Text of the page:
The Huskies say the way they bounced back from that defeat offered glimpses of what was to come this season.
The hit from Azeem Victor hardly fazed Arizona State running back Kalen Ballage, who bounced off the would-be tackle, broke two more attempted tackles from Washington defenders and broke free along the right sideline.
Ballage’s 48-yard fourth-quarter touchdown run was the exclamation point in the Huskies’ desert meltdown, a stunning 27-17 victory for the Sun Devils in Tempe on Nov. 14, 2015. UW coach Chris Petersen and quarterback Jake Browning walked off the field together afterward, mostly in silence.
“It’s still on my mind to this day. It still hasn’t left,” said Victor, UW’s junior middle linebacker. “I remember when I missed that tackle. It’s still there. Vivid.”
The Huskies had led 17-0 at halftime before a complete collapse, which included three Browning interceptions in the final six minutes, a Joshua Perkins fumble and all those missed tackles.
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“I just know that feeling of being ahead and not winning that game was one of the worst feelings you can have,” UW receiver Dante Pettis said last week. “I think we all just knew — that’s not going to happen again.”
The Huskies haven’t lost since.
Looking back, the Huskies say the way they bounced back from that defeat offered glimpses of what was to come this season. The loss to ASU was UW’s fourth over a five-game stretch, and it left the Huskies with a 4-6 record — meaning they had to win their final two regular-season games to become bowl eligible.
And they did just that, blasting Oregon State, 52-7, and thumping Washington State, 45-10. They then ran away from Southern Mississippi in the Heart of Dallas Bowl, 44-31 to finish the season with a winning record.
“Our team could’ve gone one of two ways,” UW cornerback Kevin King said. “We had two games left and we had to win two games to be bowl eligible. So you either have a team that says, ‘All right, we’re trying to go home for Christmas.’ Or you can have a team that says, ‘Let’s buckle down and get it done.’ There was nobody who had the mindset of trying to go home. Everybody wanted to get it done — and we got it done.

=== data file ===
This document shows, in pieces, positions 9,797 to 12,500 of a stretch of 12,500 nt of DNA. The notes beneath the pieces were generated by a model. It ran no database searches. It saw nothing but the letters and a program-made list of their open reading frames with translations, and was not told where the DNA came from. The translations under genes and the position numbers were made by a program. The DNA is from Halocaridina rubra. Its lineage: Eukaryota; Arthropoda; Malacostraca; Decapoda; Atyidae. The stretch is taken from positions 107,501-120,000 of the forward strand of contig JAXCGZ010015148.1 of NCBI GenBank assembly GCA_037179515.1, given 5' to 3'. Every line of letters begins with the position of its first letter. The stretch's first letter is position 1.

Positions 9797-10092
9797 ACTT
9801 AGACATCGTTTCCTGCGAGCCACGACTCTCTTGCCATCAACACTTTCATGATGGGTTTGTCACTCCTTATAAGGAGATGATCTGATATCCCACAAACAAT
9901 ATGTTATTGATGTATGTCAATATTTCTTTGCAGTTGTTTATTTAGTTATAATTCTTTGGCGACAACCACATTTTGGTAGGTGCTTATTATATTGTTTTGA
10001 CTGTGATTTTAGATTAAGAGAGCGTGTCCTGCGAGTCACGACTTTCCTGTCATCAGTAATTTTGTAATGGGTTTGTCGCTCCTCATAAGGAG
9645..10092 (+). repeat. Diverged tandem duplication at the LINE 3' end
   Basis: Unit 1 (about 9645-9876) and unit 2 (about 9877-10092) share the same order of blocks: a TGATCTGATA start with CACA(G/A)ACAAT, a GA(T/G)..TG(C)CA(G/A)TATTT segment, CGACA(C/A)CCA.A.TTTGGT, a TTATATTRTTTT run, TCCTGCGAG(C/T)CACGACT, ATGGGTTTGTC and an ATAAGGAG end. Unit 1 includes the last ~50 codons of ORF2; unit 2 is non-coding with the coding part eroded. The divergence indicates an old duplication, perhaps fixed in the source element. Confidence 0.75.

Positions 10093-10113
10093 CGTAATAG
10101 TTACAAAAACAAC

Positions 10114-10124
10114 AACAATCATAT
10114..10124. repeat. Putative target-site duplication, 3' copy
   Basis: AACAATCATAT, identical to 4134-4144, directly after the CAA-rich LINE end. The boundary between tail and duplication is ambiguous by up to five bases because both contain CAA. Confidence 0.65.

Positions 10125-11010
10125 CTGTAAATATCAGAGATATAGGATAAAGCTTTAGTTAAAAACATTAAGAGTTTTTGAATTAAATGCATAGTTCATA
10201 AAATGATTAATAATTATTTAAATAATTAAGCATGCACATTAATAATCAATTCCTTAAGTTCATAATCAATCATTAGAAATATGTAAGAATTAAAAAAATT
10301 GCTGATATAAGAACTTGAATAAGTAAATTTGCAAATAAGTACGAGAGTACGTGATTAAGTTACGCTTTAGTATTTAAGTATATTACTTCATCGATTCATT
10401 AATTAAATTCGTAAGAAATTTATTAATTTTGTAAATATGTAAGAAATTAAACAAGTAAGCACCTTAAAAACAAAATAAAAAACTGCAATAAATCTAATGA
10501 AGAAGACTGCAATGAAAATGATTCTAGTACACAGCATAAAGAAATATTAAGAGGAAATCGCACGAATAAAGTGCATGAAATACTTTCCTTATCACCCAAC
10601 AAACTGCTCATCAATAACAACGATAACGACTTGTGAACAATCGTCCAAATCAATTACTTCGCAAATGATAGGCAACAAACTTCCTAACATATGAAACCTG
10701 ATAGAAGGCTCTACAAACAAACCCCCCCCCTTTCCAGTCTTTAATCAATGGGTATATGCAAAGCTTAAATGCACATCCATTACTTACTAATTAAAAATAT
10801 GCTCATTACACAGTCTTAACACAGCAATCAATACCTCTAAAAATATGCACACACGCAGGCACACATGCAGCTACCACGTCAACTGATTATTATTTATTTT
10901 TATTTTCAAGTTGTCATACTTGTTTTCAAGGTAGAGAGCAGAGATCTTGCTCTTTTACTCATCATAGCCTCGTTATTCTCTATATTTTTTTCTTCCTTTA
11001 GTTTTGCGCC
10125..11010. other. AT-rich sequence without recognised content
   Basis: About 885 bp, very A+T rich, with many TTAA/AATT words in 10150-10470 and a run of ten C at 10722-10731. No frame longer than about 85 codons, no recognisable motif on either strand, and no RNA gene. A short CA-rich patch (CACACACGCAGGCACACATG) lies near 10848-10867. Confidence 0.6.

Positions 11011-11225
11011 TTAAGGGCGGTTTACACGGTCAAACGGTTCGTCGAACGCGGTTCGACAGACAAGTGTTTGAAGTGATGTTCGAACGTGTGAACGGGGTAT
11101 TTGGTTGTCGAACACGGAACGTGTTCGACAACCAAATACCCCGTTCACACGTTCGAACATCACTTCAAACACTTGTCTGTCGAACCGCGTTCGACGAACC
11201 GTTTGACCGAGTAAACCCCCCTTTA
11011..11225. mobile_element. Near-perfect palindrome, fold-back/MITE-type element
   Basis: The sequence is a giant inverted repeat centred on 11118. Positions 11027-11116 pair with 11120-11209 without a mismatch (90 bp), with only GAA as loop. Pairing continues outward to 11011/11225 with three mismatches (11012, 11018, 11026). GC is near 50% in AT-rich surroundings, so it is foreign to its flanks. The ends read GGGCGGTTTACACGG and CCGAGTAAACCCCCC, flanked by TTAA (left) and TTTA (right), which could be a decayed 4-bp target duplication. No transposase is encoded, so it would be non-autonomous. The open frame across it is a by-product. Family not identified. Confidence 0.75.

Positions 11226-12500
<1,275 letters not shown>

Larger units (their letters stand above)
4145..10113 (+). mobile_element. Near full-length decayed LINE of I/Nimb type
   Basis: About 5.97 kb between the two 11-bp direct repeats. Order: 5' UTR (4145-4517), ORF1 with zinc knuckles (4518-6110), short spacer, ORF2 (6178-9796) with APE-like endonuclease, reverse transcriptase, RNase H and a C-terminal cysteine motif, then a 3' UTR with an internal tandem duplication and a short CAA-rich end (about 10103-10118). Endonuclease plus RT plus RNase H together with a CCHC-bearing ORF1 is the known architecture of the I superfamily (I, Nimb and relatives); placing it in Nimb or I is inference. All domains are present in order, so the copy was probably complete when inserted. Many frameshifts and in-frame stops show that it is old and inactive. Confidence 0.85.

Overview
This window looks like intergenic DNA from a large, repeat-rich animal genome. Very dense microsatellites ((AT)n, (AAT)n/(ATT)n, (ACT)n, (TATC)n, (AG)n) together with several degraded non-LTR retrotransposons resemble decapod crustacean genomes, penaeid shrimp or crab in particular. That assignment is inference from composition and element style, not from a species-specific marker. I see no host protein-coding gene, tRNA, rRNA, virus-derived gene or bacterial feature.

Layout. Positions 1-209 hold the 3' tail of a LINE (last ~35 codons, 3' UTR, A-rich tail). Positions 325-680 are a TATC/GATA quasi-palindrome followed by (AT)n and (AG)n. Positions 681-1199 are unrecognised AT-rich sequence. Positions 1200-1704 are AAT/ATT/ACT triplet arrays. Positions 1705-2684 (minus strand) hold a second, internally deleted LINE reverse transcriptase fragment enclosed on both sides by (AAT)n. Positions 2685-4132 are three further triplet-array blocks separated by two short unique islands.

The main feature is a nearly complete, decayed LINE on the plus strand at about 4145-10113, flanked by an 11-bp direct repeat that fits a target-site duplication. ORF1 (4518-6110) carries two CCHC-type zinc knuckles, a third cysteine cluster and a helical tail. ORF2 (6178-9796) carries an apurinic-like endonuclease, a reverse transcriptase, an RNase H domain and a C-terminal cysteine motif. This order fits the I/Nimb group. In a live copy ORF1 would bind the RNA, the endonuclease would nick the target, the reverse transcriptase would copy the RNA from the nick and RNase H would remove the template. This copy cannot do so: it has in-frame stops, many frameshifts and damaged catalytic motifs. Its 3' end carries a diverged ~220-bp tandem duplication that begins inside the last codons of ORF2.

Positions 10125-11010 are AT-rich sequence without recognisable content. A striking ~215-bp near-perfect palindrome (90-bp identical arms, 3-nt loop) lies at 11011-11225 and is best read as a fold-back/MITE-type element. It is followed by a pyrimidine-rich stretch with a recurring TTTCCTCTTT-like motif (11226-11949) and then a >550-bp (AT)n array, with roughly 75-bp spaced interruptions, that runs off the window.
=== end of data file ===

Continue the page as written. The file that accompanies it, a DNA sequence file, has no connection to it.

“The preparation for those two weeks (against OSU and WSU) was something I hadn’t seen from the season last year — and it’s kept rolling.”
As they prepare to play Oregon State again this week, the No. 5 Huskies are in a much different position. They’ve won their first six games of the season — and their nine-game winning streak is tied for the second-longest in the nation.
“From that point on,” Victor said of the ASU game, “we played with a chip on our shoulder. That was the biggest thing.”
In a team meeting last week, UW coach Chris Petersen referenced that November turnaround.
“I think it was such an important time,” Petersen said. “I told our team the other day one of my favorite times with these guys was that period, the urgency that they had for everything that they did, to practice and play the games when it was up and down.
“And for those guys to not ever point fingers, to keep fighting and then to finish like we did — that was a good situation. That was fun to be part of coaching those guys. And the nice thing is they’ve picked up where they left off and just kept progressing. But I think that was an important time for us. And I think those kids feel that and know that. I bring that up all the time — that’s what it needs to be like all the time, no matter what our record is. It needs to feel like that.”